Day 5: A Book That Makes You Happy
"And the tree was happy."
To say I'm having trouble writing about a book that makes me happy would be a gross understatement. As a generally jovial person, I've come realize, recently (as in the last ten minutes) that I don't read many things for joy, for happiness.
I like thinkers. I like ponderers. I like emotionally-charged.
Perhaps it's in the way we look at happiness that is causing me to pause. When I think "what makes you happy," I immediately go to the jumping-up-and-down-filled-to-the-brim-laughing-all-the-way-home sort of happiness. As far as reading is concerned, I look for something a little different.
Reading happiness, to me, is that overwhelming sense of love that you can have for a book. The feeling that erupts when you finish the last page and can't speak for hours, can't move for minutes. The way the weight of words can stop your trains of thought and saturate your entire being. That is the kind of happiness I find when I read a truly spectacular book.
My choice today is Shel Silverstein's iconic classic The Giving Tree. Thematically, unconditional love and selfishness are so captivating. In combination, they present such interesting, provoking challenges to morality and nature. And maybe I read too far into his work? But I think the happiness I find in The Giving Tree is, largely, a result of Silverstein's ability to create complexity from less than 650 words.
I am not sure another book exists that can still give me chills after the 1,000th read-through--I'd love to know if there's one out there though! So share with us! What book makes you happy?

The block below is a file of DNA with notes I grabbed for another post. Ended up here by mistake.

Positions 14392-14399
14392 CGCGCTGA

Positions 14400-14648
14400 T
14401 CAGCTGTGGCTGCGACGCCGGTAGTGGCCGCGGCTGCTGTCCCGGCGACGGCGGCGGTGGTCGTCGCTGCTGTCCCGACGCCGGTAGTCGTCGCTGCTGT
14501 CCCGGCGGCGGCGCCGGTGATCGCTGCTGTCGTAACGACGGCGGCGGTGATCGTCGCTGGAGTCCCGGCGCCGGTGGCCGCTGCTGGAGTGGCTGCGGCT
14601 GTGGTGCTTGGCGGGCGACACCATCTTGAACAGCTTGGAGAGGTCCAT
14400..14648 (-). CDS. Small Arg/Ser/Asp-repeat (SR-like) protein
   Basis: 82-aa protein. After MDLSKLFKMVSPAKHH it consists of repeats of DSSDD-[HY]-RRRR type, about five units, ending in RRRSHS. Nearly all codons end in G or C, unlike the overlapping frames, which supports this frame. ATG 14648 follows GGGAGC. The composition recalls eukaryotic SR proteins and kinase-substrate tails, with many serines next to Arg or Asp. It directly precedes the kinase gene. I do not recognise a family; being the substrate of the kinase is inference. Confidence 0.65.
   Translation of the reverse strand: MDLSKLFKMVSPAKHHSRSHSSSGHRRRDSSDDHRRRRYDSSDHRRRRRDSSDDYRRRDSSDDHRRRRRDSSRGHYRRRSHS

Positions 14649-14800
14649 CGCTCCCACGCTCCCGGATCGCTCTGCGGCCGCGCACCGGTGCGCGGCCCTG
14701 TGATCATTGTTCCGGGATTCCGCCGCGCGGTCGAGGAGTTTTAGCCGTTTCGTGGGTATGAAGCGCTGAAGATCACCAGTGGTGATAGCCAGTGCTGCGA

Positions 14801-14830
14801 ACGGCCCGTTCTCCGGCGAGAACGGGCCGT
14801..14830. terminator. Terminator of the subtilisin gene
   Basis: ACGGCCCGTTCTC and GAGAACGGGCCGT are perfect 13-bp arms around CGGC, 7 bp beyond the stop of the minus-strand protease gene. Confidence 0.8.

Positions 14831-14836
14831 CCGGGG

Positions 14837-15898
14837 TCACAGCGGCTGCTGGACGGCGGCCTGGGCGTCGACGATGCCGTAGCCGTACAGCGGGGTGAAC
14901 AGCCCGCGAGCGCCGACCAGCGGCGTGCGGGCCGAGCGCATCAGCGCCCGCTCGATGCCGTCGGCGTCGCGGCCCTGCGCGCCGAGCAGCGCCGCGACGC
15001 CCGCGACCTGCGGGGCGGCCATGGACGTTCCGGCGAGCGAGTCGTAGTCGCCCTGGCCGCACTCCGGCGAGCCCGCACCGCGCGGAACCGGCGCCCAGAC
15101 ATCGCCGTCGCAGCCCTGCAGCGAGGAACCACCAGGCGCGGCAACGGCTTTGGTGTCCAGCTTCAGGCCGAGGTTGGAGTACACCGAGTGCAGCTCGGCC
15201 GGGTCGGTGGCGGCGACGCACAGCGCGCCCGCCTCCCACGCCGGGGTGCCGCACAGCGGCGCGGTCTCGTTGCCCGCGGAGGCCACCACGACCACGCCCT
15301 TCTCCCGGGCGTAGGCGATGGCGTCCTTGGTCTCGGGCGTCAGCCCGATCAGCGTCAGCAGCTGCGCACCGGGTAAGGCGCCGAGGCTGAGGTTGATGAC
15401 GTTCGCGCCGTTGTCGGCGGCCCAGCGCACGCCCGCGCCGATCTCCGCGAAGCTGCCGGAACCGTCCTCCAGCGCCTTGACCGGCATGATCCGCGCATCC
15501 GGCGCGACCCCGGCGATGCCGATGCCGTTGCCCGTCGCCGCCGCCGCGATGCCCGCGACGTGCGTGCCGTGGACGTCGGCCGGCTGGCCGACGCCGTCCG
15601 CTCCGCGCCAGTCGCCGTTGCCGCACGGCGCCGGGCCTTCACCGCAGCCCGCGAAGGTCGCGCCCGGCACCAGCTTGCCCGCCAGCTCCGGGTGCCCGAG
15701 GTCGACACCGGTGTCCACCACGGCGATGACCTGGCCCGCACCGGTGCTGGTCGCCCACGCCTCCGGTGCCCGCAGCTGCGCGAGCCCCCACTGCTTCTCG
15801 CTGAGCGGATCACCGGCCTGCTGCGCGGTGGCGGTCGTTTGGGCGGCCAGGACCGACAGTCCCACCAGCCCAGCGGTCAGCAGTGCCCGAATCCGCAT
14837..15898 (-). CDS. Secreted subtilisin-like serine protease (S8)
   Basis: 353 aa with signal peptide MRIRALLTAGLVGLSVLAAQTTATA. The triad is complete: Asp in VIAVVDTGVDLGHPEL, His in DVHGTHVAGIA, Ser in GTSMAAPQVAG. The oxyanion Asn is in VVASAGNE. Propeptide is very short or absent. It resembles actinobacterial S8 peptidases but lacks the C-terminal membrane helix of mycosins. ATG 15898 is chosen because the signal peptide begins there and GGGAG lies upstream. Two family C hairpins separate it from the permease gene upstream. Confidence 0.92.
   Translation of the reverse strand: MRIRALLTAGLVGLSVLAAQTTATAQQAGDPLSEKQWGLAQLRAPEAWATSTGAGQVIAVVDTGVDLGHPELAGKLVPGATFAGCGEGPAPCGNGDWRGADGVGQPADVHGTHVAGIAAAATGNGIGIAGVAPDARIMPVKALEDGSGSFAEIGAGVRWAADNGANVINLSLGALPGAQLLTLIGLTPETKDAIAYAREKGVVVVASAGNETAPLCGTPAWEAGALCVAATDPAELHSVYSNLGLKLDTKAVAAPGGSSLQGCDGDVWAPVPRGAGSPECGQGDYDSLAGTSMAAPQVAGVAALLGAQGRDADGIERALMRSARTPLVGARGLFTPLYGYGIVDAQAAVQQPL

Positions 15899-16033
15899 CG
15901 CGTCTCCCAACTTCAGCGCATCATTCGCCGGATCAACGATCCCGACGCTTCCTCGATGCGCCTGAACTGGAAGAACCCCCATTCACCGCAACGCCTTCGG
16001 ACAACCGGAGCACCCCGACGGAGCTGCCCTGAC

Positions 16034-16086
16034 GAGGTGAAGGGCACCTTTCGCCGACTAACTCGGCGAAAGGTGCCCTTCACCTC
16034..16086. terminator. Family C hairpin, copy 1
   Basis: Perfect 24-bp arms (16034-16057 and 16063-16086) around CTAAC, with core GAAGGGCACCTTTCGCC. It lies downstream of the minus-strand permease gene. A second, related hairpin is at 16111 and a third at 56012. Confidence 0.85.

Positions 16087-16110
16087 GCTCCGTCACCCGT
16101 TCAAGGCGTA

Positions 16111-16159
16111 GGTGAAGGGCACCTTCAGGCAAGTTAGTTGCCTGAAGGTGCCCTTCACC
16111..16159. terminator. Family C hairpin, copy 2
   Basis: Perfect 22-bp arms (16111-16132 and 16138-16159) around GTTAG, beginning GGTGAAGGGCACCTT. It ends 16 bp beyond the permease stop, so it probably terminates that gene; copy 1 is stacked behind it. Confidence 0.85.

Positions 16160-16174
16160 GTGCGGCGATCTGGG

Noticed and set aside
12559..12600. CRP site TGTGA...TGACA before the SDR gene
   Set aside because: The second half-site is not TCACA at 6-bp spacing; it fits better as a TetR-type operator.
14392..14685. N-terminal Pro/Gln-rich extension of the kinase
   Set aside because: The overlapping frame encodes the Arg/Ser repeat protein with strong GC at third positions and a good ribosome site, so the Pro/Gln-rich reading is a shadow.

It's safe to say that all books in general make me happy. I am never more content than when curled up on the sofa with a book in hand. But today's challenge was an easy one - The Children on Troublemaker Street by Astrid Lindgren. This hilarious little chapter book introduces us to Lotta, her older brother Jonas, and her older sister Maria. "The real name of the street is Potter's Street, but Lotta's dad renamed it. There may have been a potter living here in the past, but now there are only troublemakers, so he renamed it Troublemaker Street." Lotta and her siblings do a lot of silly things -- like stick salami on the windows, stand in manure out in the rain just to grow, lower meatballs down thechimney, and put their pancakes on tree branches just to make leaves. You can't help but laugh at the antics of the three siblings. I smile every time I hold the book and I laugh out loud while reading and recalling my own childhood troublemaking.
My copy was passed down from my mother's childhood - it's been well-read and beaten up, but someday maybe my own kids will get a kick out of this silly little story.